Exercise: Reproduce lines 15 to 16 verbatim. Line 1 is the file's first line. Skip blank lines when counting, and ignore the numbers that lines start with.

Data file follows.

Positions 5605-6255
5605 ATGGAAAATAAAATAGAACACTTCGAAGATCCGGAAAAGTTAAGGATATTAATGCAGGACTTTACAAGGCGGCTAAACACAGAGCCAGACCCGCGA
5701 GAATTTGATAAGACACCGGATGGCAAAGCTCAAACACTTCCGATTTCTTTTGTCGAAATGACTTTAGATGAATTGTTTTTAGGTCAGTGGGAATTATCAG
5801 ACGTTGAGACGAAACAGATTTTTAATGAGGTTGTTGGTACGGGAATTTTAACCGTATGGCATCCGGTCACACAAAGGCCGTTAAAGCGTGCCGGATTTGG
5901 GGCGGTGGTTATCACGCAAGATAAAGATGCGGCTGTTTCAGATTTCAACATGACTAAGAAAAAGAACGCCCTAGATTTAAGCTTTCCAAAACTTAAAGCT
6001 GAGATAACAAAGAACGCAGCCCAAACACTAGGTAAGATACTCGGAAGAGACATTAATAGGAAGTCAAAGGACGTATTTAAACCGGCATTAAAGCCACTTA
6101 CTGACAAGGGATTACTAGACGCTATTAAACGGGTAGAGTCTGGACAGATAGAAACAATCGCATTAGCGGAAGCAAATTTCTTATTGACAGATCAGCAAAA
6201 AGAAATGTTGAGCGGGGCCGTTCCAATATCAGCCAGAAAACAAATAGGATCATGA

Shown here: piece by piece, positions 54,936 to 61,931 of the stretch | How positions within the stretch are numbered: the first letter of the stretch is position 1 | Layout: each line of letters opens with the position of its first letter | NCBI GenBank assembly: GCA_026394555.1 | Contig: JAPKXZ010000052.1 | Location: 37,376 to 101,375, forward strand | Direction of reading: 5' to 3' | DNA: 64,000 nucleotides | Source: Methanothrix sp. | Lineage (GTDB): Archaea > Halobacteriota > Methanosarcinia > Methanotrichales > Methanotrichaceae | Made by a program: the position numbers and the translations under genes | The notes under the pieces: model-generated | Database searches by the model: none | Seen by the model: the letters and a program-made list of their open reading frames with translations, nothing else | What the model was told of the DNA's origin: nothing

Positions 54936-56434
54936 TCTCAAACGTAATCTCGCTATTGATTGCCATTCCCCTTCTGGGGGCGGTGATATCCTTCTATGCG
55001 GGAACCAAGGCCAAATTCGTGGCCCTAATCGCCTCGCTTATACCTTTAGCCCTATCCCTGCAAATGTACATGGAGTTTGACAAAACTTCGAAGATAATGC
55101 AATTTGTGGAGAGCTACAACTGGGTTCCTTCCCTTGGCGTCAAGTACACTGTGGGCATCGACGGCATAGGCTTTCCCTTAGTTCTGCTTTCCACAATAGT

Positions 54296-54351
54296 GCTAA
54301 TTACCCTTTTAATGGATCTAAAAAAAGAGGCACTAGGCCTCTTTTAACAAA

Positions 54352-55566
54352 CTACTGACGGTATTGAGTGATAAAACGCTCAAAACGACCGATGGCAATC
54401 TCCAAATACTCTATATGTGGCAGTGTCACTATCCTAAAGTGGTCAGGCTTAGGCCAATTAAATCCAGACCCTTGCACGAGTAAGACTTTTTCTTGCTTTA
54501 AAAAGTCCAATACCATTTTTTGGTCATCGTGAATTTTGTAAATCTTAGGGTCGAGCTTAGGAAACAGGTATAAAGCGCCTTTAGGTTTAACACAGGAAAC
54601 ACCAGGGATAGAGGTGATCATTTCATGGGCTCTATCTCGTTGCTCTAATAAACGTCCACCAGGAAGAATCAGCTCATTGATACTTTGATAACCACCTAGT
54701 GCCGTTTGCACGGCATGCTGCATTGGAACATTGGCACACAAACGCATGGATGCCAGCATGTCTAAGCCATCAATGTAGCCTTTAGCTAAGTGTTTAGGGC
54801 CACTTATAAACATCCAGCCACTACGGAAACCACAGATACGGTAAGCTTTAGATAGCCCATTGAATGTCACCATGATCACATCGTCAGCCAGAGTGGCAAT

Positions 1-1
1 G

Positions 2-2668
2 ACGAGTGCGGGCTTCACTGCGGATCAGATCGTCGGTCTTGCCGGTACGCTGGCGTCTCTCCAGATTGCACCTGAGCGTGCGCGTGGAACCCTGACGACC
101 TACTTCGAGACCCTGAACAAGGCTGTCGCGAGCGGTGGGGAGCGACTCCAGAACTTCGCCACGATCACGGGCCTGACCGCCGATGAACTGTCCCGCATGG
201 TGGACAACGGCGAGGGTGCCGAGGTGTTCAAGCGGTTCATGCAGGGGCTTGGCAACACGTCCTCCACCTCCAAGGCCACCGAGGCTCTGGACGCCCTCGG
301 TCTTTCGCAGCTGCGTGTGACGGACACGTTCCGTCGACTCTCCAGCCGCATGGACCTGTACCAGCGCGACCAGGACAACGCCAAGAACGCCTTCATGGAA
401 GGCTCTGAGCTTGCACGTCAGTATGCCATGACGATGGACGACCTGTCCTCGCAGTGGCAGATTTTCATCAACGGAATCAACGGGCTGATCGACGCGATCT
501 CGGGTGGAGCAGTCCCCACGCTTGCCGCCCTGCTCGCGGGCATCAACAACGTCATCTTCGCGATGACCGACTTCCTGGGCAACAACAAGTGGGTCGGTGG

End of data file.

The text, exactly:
54296 GCTAA
54301 TTACCCTTTTAATGGATCTAAAAAAAGAGGCACTAGGCCTCTTTTAACAAA